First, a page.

Concept Identification Using Co-Occurrence Graph

Concept Identification Using Co-Occurrence Graph

Anoop Kumar Pandey (Centre for Development of Advanced Computing, Bangalore, India)
Copyright: © 2018 |Pages: 12
DOI: 10.4018/IJWP.2018010103

Abstract

In a community setting, Utilitarian Knowledge or “Knowledge that works” are routinely diffused through social media interactions. The aggregation of this knowledge is a divergent process, where common knowledge gets segregated into several local worlds of utilitarian knowledge. To capture and represent this knowledge, several data models have been proposed. One of the model organizes concepts (atomic elements) in a hierarchy namely concept hierarchy (“is-a”) in which concepts are added manually at the most appropriate level inside the hierarchy. To minimize manual intervention in entity resolution, this article proposes entity resolution based on co-occurrence graph and continuous learning, thereby eliminating the bottleneck of manual concept entry. While traditional Supervised Learning methods require sufficient training data beforehand which is not available in a community setting at start, Continuous Learning method could be useful which can acquire new behaviours and can evolve as the community data evolves.
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Introduction

In on-line communities, several netizens interact and exchange or share large amount of knowledge among themselves. There are several types of knowledge that they share. In this paper we focus on two types of knowledge elements: Encyclopaedic or Informational Knowledge (knowledge that informs) & Utilitarian Knowledge that can be put to use on a daily basis. Encyclopaedic knowledge is primarily meant for informational purposes. Its objective is to have members of the community agree upon a common world-view, that is aggregated from individual world-views each of which, may be incomplete or have conflicting views of underlying issues. They can be common beliefs or world models. For example, in a university context, a knowledge fragment like “The Spring Semester begins on the first Monday of January” may refer to a knowledge fragment that is commonly held by all members of the university. While in the same university setting, knowledge about the next faculty meeting, the decisions taken in the last meeting, the different points raised by members on an issue, etc. form utilitarian knowledge. For maintaining Encyclopaedic knowledge many ready-made ontologies like DBpedia (http://wiki.dbpedia.org) are available, however there is no such knowledge base to capture Utilitarian Knowledge, since it is very context specific and there are too many contexts. Some generic ontologies are available but they need to be adapted to a particular context. The aggregation of utilitarian knowledge is a divergent process, where common knowledge gets segregated into several local worlds of utilitarian knowledge. If the community as a whole is coherent, these different worlds end up denoting different aspects of the community's dynamics. For example, the community “Cancer Patients in Bangalore” will start with generic information about “Cancer” and then move on to different utilitarian world like “Hospitals in Bangalore for Cancer”, “Current advancements in Cancer diagnostics”, “Latest services and medical facilities available in Bangalore for Cancer Patients” and so on. Utilitarian Knowledge is subjective in nature. A piece of knowledge may be utilitarian or not, based on who is consuming it and what kind of use they have in mind. They also require much finer privilege management than encyclopaedic knowledge.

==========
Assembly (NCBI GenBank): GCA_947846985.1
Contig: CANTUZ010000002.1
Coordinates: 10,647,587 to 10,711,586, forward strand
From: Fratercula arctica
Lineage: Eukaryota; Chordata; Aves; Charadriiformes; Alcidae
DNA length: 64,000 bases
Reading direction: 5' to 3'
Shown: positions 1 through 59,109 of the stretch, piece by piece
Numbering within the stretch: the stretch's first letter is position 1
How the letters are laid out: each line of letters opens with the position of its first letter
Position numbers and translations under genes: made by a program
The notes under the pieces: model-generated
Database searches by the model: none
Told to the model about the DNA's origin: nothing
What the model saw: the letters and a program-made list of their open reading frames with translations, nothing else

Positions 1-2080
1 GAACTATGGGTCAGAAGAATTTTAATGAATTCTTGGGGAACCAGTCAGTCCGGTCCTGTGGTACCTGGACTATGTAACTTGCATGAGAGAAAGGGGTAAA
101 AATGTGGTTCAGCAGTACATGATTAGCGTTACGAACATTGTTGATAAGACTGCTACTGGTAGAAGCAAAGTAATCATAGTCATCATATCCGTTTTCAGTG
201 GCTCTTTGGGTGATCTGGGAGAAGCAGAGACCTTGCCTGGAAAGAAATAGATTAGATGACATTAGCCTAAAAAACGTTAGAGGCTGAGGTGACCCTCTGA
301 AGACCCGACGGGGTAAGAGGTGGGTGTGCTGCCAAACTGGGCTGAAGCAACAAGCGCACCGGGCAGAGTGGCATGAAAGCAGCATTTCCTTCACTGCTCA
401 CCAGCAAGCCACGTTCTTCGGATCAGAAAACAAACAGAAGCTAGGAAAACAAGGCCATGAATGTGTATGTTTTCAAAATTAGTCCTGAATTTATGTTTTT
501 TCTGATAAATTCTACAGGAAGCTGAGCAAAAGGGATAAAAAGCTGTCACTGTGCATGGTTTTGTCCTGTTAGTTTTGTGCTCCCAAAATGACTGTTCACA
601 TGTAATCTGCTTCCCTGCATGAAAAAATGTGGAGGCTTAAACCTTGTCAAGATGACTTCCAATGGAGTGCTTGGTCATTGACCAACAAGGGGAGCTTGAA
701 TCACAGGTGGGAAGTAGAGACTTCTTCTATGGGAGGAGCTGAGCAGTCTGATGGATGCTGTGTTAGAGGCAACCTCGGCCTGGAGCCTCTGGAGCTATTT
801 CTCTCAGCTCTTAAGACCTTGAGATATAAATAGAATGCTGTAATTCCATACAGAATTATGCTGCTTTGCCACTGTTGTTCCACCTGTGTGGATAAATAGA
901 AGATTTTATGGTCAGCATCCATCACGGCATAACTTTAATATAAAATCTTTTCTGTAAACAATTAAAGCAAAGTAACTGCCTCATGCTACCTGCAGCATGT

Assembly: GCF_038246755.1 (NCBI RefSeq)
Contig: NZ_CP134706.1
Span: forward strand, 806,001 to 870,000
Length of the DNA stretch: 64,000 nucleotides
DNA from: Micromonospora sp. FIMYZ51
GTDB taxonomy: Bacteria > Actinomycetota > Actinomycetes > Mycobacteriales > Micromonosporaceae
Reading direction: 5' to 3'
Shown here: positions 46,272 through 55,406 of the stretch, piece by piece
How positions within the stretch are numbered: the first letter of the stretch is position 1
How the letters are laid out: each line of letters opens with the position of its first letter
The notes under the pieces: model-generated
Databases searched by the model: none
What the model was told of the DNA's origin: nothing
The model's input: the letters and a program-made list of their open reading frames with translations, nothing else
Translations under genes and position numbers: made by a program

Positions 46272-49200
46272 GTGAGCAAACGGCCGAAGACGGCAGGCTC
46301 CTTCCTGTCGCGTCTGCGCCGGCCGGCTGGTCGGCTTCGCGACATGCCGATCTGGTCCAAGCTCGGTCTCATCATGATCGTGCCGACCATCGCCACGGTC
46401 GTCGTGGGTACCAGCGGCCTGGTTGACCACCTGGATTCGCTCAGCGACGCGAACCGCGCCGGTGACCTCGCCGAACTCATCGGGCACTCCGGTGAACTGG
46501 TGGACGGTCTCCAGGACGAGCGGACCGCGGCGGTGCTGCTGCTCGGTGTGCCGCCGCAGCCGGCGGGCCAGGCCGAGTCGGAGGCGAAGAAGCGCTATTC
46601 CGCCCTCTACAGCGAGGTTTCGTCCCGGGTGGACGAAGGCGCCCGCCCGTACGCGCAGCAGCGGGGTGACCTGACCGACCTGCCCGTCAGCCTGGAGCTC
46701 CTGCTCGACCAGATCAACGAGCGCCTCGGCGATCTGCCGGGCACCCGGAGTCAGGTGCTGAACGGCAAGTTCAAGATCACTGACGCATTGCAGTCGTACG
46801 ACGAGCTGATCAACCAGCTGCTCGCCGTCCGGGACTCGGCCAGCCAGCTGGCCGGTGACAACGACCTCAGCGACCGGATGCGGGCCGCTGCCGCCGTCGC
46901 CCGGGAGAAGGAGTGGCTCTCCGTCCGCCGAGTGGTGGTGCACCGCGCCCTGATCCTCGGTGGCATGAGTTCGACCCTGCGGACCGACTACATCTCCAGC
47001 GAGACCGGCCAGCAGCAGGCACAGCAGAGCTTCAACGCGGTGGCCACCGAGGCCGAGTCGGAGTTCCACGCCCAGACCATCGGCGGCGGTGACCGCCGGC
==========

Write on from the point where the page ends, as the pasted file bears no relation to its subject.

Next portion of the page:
To capture and represent this knowledge, several data models have been proposed. One of the model called Many Worlds on a Frame (MWF), as discussed in (Srinivasa, 2012), contains several concepts organized in hierarchies. Concept in general, could refer to all the terminologies and vocabulary of a particular domain which is used to describe it. The definition of concepts and relationship between the concepts is typically captured using a simple structure called concept tree that captures two kinds of relationships: ‘is-a’ and ‘is-in’. For instance, the concepts ‘Java’ is-a ‘Programming Language’ depicts ‘is-a’ relationship while “Bangalore” is-in “Karnataka” depicts ‘is-in’ relationship. These hierarchies contain many concepts beyond the encyclopaedic concepts which are relevant to that domain. Therefore, in such kind of knowledge base, concepts need to be added manually and hence poses a bottleneck in evolution of the knowledge base. A need for an entity resolution system, that could, given a concept, label it with proper ‘is-a’ parent thereby placing it appropriately in the concept hierarchy, could help the knowledge base to grow with minimal manual intervention. There are various methods for entity resolution based on supervised learning. Supervised Learning is the process of learning a mapping from examples to labels, by inferring labelled examples provided as input. The model tries to identify the correlation between various label/classes. It then tries to classify an untagged document called as the test dataset. While conventional Supervised Learning methods require sufficient training data beforehand which is not available in a community setting at start, Continuous Learning method (explained later) could be useful which can acquire new behaviours and can evolve as the community data evolves. To minimize manual intervention in entity resolution, this paper proposes entity resolution based on co-occurrence graph and continuous learning, thereby eliminating the bottleneck of manual concept entry.

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